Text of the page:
GAZA STRIP: The hospitals in the centre of the heaviest north Gaza fighting have been forced out of service amid shortages and combat, the Hamas-run health ministry said on Monday, adding the number of patients dying in the biggest medical centre had risen.
Israel argues that its Hamas enemies have built their military headquarters in tunnels beneath the Al Shifa hospital complex, while UN agencies and doctors inside the facility warned the effects of the raging battles were claiming the lives of civilians including infants.
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As witnesses reported more “violent fighting”, overnight aerial bombardments and the clatter of gunfire echoed across the sprawling Al Shifa hospital at the heart of the Gaza City, now an urban war zone.
The Hamas government’s deputy health minister Youssuf Abu Rish said six premature babies had died in the hospital, Gaza’s biggest, along with nine other patients in intensive care due to the lack of electricity.
Abu Rish told AFP all hospitals in the north of the embattled territory were “out of service”.
The World Health Organisation in the Palestinian Territories warned that up to 3,000 patients and staff are sheltering inside without adequate fuel, water or food, after the UN’s humanitarian agency said previously that 20 of Gaza’s 36 hospitals have been disabled.
“Regrettably, the hospital is not functioning as a hospital anymore,” said WHO director Tedros Adhanom Ghebreyesus, after contacting on-the-ground staff inside the Al Shifa complex.
“It’s been three days without electricity, without water,” he said, describing the plight of those trapped inside as “dire and perilous”.
The Israeli army pushed on with their campaign, determined to destroy the Islamist movement whose gunmen it says killed at least 1,200 people, mostly civilians, and took about 240 hostages in the country’s worst ever attack.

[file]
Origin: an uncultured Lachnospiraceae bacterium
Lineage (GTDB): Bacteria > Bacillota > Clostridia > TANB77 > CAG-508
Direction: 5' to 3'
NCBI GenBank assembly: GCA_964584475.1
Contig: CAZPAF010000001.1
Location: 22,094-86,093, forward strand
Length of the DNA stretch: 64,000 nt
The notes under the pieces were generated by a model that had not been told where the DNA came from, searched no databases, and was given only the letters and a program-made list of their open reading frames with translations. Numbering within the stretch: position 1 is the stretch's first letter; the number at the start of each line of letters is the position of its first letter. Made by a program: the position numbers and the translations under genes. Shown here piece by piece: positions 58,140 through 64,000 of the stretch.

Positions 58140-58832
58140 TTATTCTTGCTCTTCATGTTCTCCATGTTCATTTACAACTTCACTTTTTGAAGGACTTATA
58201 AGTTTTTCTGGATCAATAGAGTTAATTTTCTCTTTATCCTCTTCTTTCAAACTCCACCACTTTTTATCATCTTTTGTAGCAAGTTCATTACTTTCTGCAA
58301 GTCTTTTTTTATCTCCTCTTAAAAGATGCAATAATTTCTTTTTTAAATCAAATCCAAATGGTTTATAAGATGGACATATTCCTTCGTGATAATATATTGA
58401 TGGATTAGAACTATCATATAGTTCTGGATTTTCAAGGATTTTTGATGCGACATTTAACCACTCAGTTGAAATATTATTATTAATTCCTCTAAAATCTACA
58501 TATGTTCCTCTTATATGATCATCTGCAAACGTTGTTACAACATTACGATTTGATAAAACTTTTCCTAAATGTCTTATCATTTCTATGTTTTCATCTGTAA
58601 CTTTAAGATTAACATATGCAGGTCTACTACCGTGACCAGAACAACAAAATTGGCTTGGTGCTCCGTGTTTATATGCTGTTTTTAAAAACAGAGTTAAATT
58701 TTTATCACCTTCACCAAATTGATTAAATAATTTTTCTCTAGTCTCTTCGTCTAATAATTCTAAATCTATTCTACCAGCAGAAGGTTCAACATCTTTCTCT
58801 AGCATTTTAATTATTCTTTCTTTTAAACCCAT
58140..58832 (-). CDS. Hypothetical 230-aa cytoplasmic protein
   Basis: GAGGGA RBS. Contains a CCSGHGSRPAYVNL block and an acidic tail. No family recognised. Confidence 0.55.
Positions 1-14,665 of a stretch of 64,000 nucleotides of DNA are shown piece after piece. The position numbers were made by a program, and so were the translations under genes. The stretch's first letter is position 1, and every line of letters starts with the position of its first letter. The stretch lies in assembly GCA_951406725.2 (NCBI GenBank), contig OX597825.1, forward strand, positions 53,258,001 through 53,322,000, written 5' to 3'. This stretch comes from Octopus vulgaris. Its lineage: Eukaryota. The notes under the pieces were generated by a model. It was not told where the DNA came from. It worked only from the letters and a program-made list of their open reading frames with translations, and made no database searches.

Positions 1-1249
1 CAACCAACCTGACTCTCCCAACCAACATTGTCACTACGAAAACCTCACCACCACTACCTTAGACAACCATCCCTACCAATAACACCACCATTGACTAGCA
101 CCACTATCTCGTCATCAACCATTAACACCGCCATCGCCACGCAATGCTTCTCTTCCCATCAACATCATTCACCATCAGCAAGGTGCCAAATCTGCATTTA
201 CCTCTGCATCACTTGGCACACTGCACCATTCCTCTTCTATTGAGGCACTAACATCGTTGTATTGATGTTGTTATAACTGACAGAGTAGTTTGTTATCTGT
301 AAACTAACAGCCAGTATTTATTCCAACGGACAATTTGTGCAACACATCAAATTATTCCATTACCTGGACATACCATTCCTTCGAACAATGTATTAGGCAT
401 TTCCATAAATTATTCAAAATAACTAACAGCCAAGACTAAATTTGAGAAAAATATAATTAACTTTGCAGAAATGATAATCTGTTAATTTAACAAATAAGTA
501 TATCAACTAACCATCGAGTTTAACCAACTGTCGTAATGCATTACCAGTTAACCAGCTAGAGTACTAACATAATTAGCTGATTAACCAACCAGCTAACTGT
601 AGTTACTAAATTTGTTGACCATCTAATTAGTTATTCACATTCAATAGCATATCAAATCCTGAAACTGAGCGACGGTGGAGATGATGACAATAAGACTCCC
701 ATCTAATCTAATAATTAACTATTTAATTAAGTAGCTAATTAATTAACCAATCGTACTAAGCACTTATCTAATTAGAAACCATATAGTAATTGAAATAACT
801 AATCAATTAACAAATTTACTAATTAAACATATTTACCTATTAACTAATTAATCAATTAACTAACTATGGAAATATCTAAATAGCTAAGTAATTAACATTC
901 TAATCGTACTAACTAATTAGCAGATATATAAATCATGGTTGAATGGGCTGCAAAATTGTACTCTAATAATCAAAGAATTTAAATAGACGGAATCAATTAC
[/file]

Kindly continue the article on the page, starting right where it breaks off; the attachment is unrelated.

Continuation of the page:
But Israel is facing intense international pressure to minimise civilian suffering amid its massive air and ground operation, which that Hamas authorities say have killed 11,180 people, including 4,609 children.
Israel said 44 of its troops have been killed in the Gaza offensive.
Flags flew at half-mast at United Nations compounds across Asia on Monday, as staff observed a minute’s silence in memory of colleagues killed in Gaza during the Israel-Hamas conflict.
EU foreign policy chief Josep Borrell urged Israel to show “maximum restraint” while condemning Hamas for using “hospitals and civilians as human shields”.
The Israel Defence Forces on Monday reported more heavy fighting and again stressed its claim that Hamas was hiding in civilian infrastructure.
“IDF troops are continuing to conduct raids... targeting terrorist infrastructure located in central governmental institutions in the heart of the civilian population, including schools, universities, mosques and residences of terrorists,” it said.
Israeli forces had entered Gaza’s Abu Bakr mosque and found “a large number of explosive devices and flammable materials” as well as weapons, military equipment and Hamas operational plans, it said.